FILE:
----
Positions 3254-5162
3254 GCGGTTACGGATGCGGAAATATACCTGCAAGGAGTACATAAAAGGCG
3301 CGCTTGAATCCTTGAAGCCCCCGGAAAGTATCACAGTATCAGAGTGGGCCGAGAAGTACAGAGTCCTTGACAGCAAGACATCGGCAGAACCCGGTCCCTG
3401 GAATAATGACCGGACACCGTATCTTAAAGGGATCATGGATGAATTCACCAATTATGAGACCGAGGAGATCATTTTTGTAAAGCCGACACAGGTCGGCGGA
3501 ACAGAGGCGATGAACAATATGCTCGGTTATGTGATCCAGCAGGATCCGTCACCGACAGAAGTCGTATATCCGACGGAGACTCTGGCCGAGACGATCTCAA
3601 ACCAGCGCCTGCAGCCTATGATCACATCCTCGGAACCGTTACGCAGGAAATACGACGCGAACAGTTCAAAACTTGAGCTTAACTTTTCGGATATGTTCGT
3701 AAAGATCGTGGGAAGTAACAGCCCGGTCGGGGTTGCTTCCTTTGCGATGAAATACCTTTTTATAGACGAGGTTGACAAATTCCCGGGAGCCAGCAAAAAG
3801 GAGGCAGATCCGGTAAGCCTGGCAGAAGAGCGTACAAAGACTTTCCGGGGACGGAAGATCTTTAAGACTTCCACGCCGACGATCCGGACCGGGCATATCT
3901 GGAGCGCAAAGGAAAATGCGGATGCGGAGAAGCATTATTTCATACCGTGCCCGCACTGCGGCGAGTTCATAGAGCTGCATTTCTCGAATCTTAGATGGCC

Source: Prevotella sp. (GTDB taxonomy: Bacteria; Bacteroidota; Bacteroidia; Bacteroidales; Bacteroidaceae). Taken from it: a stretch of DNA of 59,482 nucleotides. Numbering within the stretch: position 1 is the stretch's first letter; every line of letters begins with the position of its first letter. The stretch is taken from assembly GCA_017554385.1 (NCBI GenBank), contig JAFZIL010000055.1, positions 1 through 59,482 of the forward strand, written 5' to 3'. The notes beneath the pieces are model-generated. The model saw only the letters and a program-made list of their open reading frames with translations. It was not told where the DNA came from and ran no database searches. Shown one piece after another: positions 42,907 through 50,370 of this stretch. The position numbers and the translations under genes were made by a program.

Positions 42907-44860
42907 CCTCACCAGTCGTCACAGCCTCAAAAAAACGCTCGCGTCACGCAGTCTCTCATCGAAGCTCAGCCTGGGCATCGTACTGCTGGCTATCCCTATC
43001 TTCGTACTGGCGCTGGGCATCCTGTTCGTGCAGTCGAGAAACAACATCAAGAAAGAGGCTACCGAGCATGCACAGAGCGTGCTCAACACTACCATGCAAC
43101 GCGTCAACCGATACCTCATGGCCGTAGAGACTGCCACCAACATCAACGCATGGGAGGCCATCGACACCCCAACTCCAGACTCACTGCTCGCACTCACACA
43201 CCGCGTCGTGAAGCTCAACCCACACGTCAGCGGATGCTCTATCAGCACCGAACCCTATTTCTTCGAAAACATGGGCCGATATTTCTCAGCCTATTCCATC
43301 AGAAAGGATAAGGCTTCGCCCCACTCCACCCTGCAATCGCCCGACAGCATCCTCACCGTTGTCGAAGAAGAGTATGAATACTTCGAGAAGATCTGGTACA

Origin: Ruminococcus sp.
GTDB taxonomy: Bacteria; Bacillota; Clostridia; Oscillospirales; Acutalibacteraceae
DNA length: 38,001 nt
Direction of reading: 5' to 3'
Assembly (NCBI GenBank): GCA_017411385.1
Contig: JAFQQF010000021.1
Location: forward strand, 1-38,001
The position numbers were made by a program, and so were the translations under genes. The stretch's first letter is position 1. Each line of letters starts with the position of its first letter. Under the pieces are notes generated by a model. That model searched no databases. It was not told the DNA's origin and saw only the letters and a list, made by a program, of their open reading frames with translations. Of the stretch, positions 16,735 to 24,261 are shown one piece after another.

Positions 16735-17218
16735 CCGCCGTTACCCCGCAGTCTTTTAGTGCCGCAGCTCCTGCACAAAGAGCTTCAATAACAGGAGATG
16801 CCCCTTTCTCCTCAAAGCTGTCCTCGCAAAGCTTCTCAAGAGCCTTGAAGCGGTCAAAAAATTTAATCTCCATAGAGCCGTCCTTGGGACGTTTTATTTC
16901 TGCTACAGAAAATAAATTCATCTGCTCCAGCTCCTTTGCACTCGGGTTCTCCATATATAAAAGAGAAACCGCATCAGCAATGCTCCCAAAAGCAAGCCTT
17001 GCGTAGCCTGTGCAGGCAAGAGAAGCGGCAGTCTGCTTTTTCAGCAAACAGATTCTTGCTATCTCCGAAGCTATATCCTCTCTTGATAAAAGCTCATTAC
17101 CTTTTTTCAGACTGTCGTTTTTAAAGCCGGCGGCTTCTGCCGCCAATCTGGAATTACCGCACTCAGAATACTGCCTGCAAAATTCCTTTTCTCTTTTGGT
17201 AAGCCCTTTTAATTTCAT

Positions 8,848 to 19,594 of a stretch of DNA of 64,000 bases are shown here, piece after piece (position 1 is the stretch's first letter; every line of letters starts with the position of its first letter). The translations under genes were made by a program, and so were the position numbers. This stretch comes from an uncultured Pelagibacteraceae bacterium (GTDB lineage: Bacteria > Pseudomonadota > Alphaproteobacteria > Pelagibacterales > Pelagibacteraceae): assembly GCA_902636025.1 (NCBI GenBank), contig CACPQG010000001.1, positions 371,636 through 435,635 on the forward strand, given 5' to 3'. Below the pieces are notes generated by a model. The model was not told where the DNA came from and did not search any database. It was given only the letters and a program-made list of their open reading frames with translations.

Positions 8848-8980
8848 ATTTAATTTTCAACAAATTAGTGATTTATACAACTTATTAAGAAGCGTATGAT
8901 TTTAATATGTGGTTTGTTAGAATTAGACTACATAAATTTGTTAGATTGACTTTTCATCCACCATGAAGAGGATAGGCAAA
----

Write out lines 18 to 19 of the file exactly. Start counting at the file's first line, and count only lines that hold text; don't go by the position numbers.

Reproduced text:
GTDB taxonomy: Bacteria; Bacillota; Clostridia; Oscillospirales; Acutalibacteraceae
DNA length: 38,001 nt